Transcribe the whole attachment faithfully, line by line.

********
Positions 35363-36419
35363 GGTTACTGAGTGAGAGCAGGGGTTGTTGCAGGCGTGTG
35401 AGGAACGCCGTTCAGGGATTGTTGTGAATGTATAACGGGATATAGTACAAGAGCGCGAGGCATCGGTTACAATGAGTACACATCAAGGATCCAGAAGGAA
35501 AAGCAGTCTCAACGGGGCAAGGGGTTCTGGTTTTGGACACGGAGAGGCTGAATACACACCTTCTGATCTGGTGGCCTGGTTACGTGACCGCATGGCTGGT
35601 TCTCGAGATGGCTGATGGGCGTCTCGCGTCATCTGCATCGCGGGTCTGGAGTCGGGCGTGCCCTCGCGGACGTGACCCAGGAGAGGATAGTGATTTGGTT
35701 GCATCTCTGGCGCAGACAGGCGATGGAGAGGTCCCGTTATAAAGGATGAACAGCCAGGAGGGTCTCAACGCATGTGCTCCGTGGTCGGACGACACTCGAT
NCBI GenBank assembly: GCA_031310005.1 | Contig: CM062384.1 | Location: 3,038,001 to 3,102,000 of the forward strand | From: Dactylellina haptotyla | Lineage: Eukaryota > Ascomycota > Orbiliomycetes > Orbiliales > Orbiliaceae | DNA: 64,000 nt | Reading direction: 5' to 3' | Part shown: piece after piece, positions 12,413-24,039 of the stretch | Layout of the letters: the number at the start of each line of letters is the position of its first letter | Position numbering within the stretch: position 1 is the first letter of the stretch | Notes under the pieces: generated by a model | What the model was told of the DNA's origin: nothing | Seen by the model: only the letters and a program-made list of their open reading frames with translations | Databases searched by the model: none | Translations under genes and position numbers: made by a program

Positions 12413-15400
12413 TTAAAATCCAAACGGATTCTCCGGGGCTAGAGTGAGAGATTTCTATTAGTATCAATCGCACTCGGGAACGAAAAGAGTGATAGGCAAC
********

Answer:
Positions 35363-36419
35363 GGTTACTGAGTGAGAGCAGGGGTTGTTGCAGGCGTGTG
35401 AGGAACGCCGTTCAGGGATTGTTGTGAATGTATAACGGGATATAGTACAAGAGCGCGAGGCATCGGTTACAATGAGTACACATCAAGGATCCAGAAGGAA
35501 AAGCAGTCTCAACGGGGCAAGGGGTTCTGGTTTTGGACACGGAGAGGCTGAATACACACCTTCTGATCTGGTGGCCTGGTTACGTGACCGCATGGCTGGT
35601 TCTCGAGATGGCTGATGGGCGTCTCGCGTCATCTGCATCGCGGGTCTGGAGTCGGGCGTGCCCTCGCGGACGTGACCCAGGAGAGGATAGTGATTTGGTT
35701 GCATCTCTGGCGCAGACAGGCGATGGAGAGGTCCCGTTATAAAGGATGAACAGCCAGGAGGGTCTCAACGCATGTGCTCCGTGGTCGGACGACACTCGAT
NCBI GenBank assembly: GCA_031310005.1 | Contig: CM062384.1 | Location: 3,038,001 to 3,102,000 of the forward strand | From: Dactylellina haptotyla | Lineage: Eukaryota > Ascomycota > Orbiliomycetes > Orbiliales > Orbiliaceae | DNA: 64,000 nt | Reading direction: 5' to 3' | Part shown: piece after piece, positions 12,413-24,039 of the stretch | Layout of the letters: the number at the start of each line of letters is the position of its first letter | Position numbering within the stretch: position 1 is the first letter of the stretch | Notes under the pieces: generated by a model | What the model was told of the DNA's origin: nothing | Seen by the model: only the letters and a program-made list of their open reading frames with translations | Databases searched by the model: none | Translations under genes and position numbers: made by a program

Positions 12413-15400
12413 TTAAAATCCAAACGGATTCTCCGGGGCTAGAGTGAGAGATTTCTATTAGTATCAATCGCACTCGGGAACGAAAAGAGTGATAGGCAAC